A quick thought regarding gun ownership and regulation as related to the role of the U.S. in the global arms trade. This has long been a part of the national conversation (if what we usually do can be called something that thoughtful), but with all the familiar arguments about gun regulation being made again, it’s worth repeating. Earlier this week, Tom Engelhardt did just that.

At Common Dreams, The Pentagon as a Global NRA: For Washington, There Is No Arms Control Abroad:

So here’s a question: while the administration is pledging to try to curb the wholesale spread of ever more powerful weaponry at home, what is it doing about the same issue abroad where it has so much more power to pursue the agenda it prefers? …

As a start, it’s worth noting that no one ever mentions the domestic gun control debate in the same breath with the dominant role the U.S. plays in what’s called the global arms trade. And yet, the link between the two should be obvious enough. …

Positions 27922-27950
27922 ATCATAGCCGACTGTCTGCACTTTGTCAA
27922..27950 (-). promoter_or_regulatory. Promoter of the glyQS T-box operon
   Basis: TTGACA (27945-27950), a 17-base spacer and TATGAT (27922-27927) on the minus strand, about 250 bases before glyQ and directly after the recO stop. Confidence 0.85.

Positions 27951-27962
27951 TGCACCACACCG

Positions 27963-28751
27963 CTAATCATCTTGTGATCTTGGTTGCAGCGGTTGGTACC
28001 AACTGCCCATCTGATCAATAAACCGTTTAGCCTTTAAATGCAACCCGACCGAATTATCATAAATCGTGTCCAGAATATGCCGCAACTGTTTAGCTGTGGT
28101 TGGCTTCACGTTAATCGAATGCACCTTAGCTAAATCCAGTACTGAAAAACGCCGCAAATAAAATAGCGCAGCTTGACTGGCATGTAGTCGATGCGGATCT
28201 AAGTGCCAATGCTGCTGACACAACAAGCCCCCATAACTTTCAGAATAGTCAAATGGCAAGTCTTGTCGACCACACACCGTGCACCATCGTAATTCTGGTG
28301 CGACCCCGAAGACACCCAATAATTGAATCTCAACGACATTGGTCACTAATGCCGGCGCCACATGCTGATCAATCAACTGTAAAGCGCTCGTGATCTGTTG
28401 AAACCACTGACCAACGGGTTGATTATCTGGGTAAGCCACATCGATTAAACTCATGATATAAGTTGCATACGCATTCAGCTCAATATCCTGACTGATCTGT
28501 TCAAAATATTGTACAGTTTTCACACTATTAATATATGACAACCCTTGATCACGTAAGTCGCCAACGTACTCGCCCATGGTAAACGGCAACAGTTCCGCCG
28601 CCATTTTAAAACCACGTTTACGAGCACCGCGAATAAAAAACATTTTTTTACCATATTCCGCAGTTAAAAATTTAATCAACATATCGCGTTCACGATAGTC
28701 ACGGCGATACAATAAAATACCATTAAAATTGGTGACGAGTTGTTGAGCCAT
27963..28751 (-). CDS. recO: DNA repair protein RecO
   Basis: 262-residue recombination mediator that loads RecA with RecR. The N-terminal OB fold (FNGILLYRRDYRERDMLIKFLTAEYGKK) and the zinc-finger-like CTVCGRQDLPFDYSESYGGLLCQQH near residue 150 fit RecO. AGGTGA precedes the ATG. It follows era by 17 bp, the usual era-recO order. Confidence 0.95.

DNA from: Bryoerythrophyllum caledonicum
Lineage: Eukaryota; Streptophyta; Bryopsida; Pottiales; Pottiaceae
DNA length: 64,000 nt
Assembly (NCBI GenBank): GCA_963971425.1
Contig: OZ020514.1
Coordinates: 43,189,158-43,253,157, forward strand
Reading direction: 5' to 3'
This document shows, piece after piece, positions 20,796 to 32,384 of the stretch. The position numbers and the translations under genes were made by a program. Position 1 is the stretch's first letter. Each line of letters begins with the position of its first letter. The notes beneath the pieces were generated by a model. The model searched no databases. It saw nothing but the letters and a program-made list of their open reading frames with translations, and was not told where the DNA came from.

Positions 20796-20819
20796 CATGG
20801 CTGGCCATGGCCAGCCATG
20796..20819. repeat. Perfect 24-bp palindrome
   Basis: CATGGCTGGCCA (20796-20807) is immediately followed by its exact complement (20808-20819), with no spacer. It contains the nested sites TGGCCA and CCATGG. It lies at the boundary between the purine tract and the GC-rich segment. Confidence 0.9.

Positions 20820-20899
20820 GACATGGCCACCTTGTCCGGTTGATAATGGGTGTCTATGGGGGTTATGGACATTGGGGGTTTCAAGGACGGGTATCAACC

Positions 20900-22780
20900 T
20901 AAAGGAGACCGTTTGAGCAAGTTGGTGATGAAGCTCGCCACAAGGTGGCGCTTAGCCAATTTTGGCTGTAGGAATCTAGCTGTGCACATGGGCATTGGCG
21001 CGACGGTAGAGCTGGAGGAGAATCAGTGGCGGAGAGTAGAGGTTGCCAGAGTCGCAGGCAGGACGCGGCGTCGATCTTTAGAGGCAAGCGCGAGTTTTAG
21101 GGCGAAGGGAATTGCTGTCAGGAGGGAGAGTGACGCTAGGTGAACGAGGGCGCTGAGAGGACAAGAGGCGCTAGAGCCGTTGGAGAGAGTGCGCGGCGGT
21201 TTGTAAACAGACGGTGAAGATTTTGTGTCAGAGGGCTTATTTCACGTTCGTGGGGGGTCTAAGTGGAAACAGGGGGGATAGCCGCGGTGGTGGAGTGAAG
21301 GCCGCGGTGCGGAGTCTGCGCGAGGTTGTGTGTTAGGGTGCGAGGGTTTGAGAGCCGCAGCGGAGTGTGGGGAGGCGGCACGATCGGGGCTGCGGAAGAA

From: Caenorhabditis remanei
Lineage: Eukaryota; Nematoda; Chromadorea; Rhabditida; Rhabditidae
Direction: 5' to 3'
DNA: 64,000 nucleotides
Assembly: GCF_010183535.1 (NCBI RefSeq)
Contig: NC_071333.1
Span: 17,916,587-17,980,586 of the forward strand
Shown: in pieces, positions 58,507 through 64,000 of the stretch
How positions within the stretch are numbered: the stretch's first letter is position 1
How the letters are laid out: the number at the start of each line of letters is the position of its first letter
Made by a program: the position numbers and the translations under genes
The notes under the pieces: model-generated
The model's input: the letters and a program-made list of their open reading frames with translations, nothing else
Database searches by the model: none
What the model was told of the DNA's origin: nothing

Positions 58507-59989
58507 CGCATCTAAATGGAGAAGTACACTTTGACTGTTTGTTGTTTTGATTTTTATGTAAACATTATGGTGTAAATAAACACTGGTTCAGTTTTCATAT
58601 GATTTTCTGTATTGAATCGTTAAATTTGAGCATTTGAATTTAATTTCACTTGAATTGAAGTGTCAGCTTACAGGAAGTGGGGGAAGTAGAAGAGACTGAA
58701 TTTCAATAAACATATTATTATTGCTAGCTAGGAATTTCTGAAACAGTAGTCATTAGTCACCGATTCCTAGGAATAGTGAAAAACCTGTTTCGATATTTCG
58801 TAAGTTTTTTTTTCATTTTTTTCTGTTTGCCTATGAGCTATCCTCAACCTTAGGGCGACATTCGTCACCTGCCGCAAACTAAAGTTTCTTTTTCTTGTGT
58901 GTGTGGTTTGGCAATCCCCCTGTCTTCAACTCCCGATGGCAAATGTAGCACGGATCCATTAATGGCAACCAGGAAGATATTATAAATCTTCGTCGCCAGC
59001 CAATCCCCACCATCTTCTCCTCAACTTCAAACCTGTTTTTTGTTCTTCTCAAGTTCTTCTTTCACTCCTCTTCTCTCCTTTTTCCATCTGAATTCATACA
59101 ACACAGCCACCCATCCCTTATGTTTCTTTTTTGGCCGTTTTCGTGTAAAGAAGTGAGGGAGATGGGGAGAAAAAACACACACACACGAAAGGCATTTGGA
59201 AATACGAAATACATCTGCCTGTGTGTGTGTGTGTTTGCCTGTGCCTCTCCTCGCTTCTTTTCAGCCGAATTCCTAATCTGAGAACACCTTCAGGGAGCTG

Here’s the strange thing in the present gun control context: no one … seems to see the slightest contradiction in an administration that calls for legal limits on advanced weaponry in the U.S. and yet (as rare press reports indicate) is working assiduously to remove barriers to the sale of advanced weaponry overseas. …

I think there are those who see the “contradiction,” as I think there are those who do, in fact, make connections between the national “gun control debate” and the leading role the U.S. plays in the “global arms trade.” Nevertheless, Engelhardt is correct in pointing these things out. It isn’t that they’re never mentioned, but the mentions are infrequent, at least looking at what the Electeds label as “important,” and so what much of the media “reports.”

Back to Englehardt:

… (T)he Pentagon is the largest federally licensed weapons dealer on the planet and its goal “” one that the NRA might envy “” is to create a world in which the rights of those deemed our allies to bear our (most advanced) armaments “˜shall not be infringed.’